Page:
Generation SpaceX

Okay look.

I don’t want to “that guy” who complains about SpaceX but there are a couple things I noticed on the SpaceX launch feed that i need to talk about.

We’re you listening at that historic moment as the rocket finally achieved orbit, and the flight controller announced, with a quaver in her throat “Dragon has entered Earth orbit,” and then the entirety of mission control erupted in spontaneous applause and whooping? Wasn’t that a beautiful, human moment in the otherwise sedate history of mission controller jargon that crowds NASA’s air-ground transmissions?

That precisely is the problem.

If you know anything about space flight, or watched Apollo 13, you’d know that astronauts and mission controllers spend interminable hours performing mission simulations. These extremely detailed simulations include almost every eventuality. NASA mission controllers have a checklist for everything. Spacecraft running out of air? Turn to page 452, halfway down, run through the checklist.

When a real space mission finally happens it feels to NASA mission controllers much like a simulation. And so the transmissions are massively sedate and specific. Sure there are occasional moment of cheer, like when you learn that your capsule is not going to miss orbit and kill your astronauts. But still, mirth is kept at minimum.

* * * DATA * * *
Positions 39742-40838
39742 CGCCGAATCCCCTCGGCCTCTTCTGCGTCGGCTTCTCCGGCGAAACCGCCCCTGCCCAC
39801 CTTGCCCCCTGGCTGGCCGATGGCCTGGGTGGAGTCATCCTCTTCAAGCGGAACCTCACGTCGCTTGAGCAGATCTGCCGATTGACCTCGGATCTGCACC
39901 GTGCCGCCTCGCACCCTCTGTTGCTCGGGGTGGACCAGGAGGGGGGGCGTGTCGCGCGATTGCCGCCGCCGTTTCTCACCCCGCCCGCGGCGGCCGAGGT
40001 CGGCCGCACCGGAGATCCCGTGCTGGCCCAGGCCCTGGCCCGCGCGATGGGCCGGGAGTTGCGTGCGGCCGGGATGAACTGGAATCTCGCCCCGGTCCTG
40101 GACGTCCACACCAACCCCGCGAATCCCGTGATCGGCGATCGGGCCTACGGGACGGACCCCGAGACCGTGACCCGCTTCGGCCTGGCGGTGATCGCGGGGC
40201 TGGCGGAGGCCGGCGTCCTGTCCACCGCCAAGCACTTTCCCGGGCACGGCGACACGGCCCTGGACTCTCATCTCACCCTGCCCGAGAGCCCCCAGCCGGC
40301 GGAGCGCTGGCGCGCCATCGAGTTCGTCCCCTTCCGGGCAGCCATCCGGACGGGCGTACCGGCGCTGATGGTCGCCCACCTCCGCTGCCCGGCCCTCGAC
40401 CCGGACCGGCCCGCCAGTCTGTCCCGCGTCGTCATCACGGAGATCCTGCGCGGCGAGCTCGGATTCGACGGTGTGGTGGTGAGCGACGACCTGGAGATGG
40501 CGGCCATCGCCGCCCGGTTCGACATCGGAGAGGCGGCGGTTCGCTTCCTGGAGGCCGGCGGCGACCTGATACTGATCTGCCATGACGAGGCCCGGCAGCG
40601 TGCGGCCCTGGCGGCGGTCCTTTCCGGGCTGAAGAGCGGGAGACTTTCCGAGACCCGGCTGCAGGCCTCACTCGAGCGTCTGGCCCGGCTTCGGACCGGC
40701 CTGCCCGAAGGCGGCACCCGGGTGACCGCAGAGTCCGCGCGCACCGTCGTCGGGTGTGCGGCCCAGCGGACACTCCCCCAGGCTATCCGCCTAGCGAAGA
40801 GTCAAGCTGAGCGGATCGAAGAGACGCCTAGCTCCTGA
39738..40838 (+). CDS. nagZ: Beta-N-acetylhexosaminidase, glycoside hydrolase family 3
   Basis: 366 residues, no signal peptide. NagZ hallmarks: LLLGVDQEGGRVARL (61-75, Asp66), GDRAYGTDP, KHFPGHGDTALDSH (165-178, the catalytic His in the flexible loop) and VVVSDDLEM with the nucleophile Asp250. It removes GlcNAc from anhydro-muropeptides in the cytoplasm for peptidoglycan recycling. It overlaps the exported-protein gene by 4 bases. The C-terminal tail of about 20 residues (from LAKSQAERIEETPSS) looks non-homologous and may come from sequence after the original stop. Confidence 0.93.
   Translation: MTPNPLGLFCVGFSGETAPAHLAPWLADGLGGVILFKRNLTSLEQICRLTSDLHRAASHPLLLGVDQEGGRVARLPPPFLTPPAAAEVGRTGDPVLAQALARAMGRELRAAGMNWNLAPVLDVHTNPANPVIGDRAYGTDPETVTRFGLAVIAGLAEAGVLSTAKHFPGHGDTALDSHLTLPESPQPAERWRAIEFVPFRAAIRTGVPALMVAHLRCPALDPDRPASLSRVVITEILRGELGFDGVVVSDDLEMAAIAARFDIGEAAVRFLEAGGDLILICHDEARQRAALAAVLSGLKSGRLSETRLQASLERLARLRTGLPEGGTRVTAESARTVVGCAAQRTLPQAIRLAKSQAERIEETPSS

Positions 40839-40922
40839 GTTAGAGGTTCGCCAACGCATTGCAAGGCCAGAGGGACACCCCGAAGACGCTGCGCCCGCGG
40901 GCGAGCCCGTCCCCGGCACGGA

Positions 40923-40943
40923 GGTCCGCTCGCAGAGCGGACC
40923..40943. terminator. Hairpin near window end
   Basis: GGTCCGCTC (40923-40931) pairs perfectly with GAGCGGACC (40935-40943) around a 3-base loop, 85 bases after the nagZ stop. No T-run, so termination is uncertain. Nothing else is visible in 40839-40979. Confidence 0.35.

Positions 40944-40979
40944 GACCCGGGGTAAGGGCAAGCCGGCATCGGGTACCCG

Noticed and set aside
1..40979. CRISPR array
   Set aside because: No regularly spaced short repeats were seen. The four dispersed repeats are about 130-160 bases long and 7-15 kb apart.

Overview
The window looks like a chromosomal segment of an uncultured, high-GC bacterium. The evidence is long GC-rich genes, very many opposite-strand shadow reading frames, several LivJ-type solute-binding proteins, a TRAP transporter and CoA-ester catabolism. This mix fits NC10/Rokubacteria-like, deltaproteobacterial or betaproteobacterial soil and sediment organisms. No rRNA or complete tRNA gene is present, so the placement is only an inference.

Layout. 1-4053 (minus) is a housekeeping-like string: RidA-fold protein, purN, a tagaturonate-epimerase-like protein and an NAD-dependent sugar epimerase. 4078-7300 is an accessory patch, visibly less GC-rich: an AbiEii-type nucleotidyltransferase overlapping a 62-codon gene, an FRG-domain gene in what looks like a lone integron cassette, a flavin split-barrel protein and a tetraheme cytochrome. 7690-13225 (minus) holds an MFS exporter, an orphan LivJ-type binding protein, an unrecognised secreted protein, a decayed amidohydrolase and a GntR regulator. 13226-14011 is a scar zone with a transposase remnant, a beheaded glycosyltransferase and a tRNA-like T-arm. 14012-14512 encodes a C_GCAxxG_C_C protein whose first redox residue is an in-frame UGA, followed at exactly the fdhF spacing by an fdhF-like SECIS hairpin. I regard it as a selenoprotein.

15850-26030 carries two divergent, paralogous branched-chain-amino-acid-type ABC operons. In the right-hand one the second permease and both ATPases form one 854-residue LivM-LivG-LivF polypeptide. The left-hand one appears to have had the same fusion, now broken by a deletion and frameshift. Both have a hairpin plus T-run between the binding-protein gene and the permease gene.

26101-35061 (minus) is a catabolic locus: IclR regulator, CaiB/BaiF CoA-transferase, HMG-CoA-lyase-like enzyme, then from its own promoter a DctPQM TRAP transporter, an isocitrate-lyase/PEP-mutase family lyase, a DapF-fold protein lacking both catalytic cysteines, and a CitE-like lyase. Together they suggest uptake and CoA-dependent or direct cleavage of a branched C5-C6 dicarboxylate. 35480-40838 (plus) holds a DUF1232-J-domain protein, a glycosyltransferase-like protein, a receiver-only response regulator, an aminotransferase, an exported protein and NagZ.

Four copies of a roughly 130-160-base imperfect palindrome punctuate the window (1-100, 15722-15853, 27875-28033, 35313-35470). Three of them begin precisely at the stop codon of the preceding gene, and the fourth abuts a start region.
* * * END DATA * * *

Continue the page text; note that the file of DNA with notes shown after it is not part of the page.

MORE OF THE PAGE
Think of it this way: you bring your precious car, a beautiful red Cadillac, to a mechanic to be serviced. He changes the oil and when you start your car, he cheers “hot dang it actually works!” is this the kind of mechanic you want to keep visiting?

What about your heart surgeon?

So imagine being an astronaut on a SpaceX capsule. You reach ISS orbit and mission control chimes in “dudes, ladies, y’all made it into orbit! Sweet hey?”

SpaceX needs to grow up to the point that reaching orbit is a dull, regular event. Every time they launch. Then they will be safe for astronauts. I have faith this won’t take too long, mind you.

Another thing: the announcers on the broadcast kept making the same statement: that the launch of the dragon spacecraft was the first time a private company reached Earth orbit. True, sure, but not all that interesting. Companies do much more expensive and daring (at ledt economically) things every single day. The reason we haven’t had a private launch of a manned space vehicle in the past? There was no money in it, and I’m still not sure if there is given that NASA is pretty much the only customer at this point, and their budgets are shrinking week to week. I hope SpaceX can keep in the game for a while until space tourism can become feasible in, maybe, another decade or two. Or three. Or four…